The Fick principle states that blood flow to an organ can be calculated using a marker substance if the following information is known:
- Amount of marker substance taken up by the organ per unit time
- Concentration of marker substance in arterial blood supplying the organ
- Concentration of marker substance in venous blood leaving the organ
In Fick's original method, the "organ" was the entire human body and the marker substance was oxygen. The first published mention was in conference proceedings from July 9, 1870 from a lecture he gave at that conference; it is this publishing that is most often used by articles to cite Fick's contribution.
The principle may be applied in different ways. For example, if the blood flow to an organ is known, together with the arterial and venous concentrations of the marker substance, the uptake of marker substance by the organ may then be calculated.
In Fick's original method, the following variables are measured:
- VO2, oxygen consumption in ml of pure gaseous oxygen per minute. This may be measured using a spirometer within a closed rebreathing circuit incorporating a CO2 absorber
- Ca, the oxygen content of blood taken from the pulmonary vein (representing oxygenated blood)
- Cv, the oxygen content of blood from an intravenous cannula (representing deoxygenated blood)
From these values, we know that:
- CO = Cardiac Output
- Ca = Oxygen content of arterial blood
- Cv = Oxygen content of mixed venous blood
This allows us to say
and hence calculate cardiac output.
Assumed Fick determination
In reality, this method is rarely used due to the difficulty of collecting and analysing the gas concentrations. However, by using an assumed value for oxygen consumption, cardiac output can be closely approximated without the cumbersome and time-consuming oxygen consumption measurement. This is sometimes called an assumed Fick determination.
A commonly used value for O2 consumption at rest is 125 ml O2 per minute per square meter of body surface area.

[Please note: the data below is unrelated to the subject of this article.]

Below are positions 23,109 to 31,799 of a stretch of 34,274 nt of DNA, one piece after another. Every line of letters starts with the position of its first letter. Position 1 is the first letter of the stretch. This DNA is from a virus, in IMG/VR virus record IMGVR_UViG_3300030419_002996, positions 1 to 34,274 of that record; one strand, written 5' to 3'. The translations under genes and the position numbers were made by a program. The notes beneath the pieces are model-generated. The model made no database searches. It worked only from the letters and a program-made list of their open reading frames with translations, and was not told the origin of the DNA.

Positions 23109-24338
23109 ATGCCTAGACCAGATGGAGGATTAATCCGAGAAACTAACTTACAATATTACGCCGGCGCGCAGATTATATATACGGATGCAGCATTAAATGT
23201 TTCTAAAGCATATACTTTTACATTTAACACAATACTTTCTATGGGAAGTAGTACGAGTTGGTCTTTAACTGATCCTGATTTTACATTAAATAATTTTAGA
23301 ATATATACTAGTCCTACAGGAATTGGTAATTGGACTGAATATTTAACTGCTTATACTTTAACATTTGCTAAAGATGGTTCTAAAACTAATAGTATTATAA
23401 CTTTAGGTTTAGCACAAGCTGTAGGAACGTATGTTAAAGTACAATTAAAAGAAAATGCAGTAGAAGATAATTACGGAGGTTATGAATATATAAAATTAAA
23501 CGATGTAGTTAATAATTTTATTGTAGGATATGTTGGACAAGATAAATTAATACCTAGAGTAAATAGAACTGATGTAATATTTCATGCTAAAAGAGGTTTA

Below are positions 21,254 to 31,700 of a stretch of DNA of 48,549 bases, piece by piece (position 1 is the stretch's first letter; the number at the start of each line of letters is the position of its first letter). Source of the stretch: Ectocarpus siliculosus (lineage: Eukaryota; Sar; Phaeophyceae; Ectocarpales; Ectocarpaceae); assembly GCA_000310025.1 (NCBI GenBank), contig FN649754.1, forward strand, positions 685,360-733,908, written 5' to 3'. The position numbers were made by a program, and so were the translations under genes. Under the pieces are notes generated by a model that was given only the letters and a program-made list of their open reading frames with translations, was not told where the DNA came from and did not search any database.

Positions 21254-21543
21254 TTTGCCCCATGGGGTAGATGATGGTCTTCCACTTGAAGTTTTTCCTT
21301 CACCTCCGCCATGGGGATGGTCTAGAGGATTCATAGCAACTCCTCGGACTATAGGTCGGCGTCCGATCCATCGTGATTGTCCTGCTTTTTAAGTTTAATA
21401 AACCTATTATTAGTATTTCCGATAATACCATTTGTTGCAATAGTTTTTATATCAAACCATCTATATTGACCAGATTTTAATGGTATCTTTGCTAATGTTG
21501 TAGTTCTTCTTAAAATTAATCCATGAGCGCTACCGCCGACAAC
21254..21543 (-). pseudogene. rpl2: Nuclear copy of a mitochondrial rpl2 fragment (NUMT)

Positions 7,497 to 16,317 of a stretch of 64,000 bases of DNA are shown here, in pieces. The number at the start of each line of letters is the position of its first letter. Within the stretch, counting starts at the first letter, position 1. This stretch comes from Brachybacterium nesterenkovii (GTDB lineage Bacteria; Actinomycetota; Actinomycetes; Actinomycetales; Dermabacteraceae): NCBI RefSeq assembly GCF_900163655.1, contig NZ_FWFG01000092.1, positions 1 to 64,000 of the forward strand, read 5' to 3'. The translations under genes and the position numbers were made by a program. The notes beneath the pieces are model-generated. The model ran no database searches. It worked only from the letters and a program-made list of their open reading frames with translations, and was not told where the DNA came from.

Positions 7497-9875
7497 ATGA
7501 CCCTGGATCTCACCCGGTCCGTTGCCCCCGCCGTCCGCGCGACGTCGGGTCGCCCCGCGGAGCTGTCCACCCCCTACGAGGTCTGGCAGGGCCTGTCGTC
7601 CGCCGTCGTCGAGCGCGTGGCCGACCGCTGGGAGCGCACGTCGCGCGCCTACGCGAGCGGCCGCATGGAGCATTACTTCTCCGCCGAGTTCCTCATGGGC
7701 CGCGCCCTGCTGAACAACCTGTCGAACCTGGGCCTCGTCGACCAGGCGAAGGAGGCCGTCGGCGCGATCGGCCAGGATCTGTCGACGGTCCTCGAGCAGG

The Fick principle relies on the observation that the total uptake of (or release of) a substance by the peripheral tissues is equal to the product of the blood flow to the peripheral tissues and the arterial-venous concentration difference (gradient) of the substance. In the determination of cardiac output, the substance most commonly measured is the oxygen content of blood thus giving the arteriovenous oxygen difference, and the flow calculated is the flow across the pulmonary system. This gives a simple way to calculate the cardiac output:
Assuming there is no intracardiac shunt, the pulmonary blood flow equals the systemic blood flow. Measurement of the arterial and venous oxygen content of blood involves the sampling of blood from the pulmonary artery (low oxygen content) and from the pulmonary vein (high oxygen content). In practice, sampling of peripheral arterial blood is a surrogate for pulmonary venous blood. Determination of the oxygen consumption of the peripheral tissues is more complex.
The calculation of the arterial and venous oxygen concentration of the blood is a straightforward process. Almost all oxygen in the blood is bound to hemoglobin molecules in the red blood cells. Measuring the content of hemoglobin in the blood and the percentage of saturation of hemoglobin (the oxygen saturation of the blood) is a simple process and is readily available to physicians. Using the fact that each gram of hemoglobin can carry 1.34 ml of O2, the oxygen content of the blood (either arterial or venous) can be estimated by the following formula:
Assuming a hemoglobin concentration of 15 g/dl and an oxygen saturation of 99%, the oxygen concentration of arterial blood is approximately 200 ml of O2 per L.
The saturation of mixed venous blood is approximately 75% in health. Using this value in the above equation, the oxygen concentration of mixed venous blood is approximately 150 ml of O2 per L.
Therefore, using the assumed Fick determination, the approximated cardiac output for an average man (1.9 m²) is:
Cardiac Output = (125 ml O2/minute x 1.9) / (200 ml O2/L - 150 ml O2/L) = 4.75 L/minute
Use in renal physiology
In this context, it is not oxygen which is measured, but a marker such as para-aminohippurate. However, the principles are essentially the same.
- Fick, Adolf (9 July 1870). "Ueber die Messung dea Blutquantums in den Herzventrikela". Verhandlungen der Physikalisch-medizinische Gesellschaft zu Würzburg (in German). 2: XVI–XVII. Retrieved 24 Oct 2017. NB: summary of his principle is under point (4) of the proceedings.
- Nosek, Thomas M. "Section 3/3ch5/s3ch5_3". Essentials of Human Physiology. Archived from the original on 2016-03-24. - "Indirect Measurement of Cardiac Output"
- Arterial blood
- "Arteriovenous oxygen difference". Sports Medicine, Sports Science and Kinesiology. Net Industries and its Licensors. 2011. Archived from the original on 12 June 2011. Retrieved 30 April 2011.
- Cuschieri, J; Rivers, EP; Donnino, MW; Katilius, M; Jacobsen, G; Nguyen, HB; Pamukov, N; Horst, HM (June 2005). "Central venous-arterial carbon dioxide difference as an indicator of cardiac index". Intensive Care Medicine. 31 (6): 818–22. doi:10.1007/s00134-005-2602-8. PMID 15803301.
- Nosek, Thomas M. "Section 7/7ch04/7ch04p27". Essentials of Human Physiology. Archived from the original on 2016-03-24. - "Measuring Renal Blood Flow: Fick Principle"